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Short Stories (Stories for the Youth), book by Father Tadros Yacoub Malaty

91- It Fears its Own Shadow(5)


Alexander the Great was known for his extraordinary intelligence and ability. At the age of sixteen he was deputy to the King (his father Philip) as administrator of Macedonia; at eighteen he was a victorious commander of international renown; and at twenty, he became a king.

A man by the name of Philonicus the Thessalonian was responsible for the royal stables. One day he came to King Philip to inform him that the mare Bucephalus was so rebellious and fierce that no one could ride it and so he had decided to sell it.

When Alexander heard this, being a youth, he said to his father, Ill go with Philonicus to see this wild mare. Image: Alexander the Great riding a horse, a horseman, rider, by Amgad Wadea صورة في موقع الأنبا تكلا: الإسكندر الأكبر راكبًا حصان، فارس، رسم أمجد وديع Image: Alexander the Great riding a horse, a horseman, rider, by Amgad Wadea.

صورة في موقع الأنبا تكلا: الإسكندر الأكبر راكبًا حصان، فارس، رسم أمجد وديع.

His father tried to dissuade him, out of fear for him, but Alexander gently said to his father, Dont be afraid, my father. Theres a reason or a cause behind all violence. Ill try to tame it.

The king answered his son, I dont think youve the experience of Philonicus, who has spent most of his days taming and training animals, especially horses.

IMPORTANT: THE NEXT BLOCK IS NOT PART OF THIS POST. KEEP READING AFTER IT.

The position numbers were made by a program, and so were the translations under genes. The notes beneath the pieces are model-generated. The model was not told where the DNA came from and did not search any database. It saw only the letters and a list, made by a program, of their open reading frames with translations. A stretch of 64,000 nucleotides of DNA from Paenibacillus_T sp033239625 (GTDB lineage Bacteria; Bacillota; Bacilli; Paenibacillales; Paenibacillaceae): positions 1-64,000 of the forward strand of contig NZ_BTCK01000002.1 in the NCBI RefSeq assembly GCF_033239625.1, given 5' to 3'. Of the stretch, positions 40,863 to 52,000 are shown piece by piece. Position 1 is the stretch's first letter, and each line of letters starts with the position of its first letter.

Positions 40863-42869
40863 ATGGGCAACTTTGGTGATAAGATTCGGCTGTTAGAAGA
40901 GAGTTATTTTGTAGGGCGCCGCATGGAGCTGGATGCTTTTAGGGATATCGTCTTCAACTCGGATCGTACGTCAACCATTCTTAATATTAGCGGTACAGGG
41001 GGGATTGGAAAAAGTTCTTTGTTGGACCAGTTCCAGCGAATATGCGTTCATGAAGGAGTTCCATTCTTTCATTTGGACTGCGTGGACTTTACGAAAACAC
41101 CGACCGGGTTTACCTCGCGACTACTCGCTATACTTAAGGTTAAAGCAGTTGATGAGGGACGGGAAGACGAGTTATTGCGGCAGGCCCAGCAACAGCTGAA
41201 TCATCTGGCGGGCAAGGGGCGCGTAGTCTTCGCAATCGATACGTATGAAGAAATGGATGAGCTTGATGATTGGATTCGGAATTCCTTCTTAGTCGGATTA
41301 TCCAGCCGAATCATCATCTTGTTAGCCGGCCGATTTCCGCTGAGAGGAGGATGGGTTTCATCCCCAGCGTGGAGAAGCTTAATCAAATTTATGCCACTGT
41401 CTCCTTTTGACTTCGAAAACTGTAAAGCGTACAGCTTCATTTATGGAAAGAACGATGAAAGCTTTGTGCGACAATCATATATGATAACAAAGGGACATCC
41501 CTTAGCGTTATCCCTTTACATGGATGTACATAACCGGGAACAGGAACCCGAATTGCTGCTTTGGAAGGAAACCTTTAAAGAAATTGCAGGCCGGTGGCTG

Alexander answered, I havent been trained to tame horses, but give me a chance to get to know the reason for the wildness of Bucephalus.

The youth Alexander went with the great horse-trainer, Philonicus, to the stables. When the trainer approached the mare, it became wild and dangerous.

The youth rushed to the mare and seized its bridle changing the direction of its head. The mare quieted and Alexander rode it easily. Alexander then rode the mare to his father who congratulated him on his ability to tame the mare in such a short time. The King then asked Alexander, What did you do, my son?

Alexander answered, The matter is very simple. The mare became frightened whenever it saw its own shadow. When I turned its head toward the sun, the shadow was cast under its hoofs and so it was no longer frightened and became calm.

Truly, millions of people are afraid of their own shadow, but as soon as they turn their sights to the Sun of Righteousness; they no longer have shadows. Their shadows fall away and they are filled with trust and assurance of Gods providence.

Truly, those who follow the Sun of Righteousness do not walk in darkness but have the light of life.

Let us come near to our Christ so that our shadows may fall under our feet. May we hear the voice of the Lord saying,

Walk while you have the light, lest darkness overtake you; While you have the light, believe in the

Light, that you may become sons of light" (John 12.35-36).

→ English translation of the story here at يخاف من ظله! Divider

O Sun of Righteousness shine on my soul,

That my shadow may fall under my feet.

I will no longer fear my shadow

But I will rest in Your bosom embrace that is full of love and compassion.

I will be comforted between Your hands, O my Refuge.


Footnotes and references for this page here at

(5) Naismith, Archibald 2400 Outlines, Notes, Quotes, Anecdotes for Sermons. Vol. 2. 136.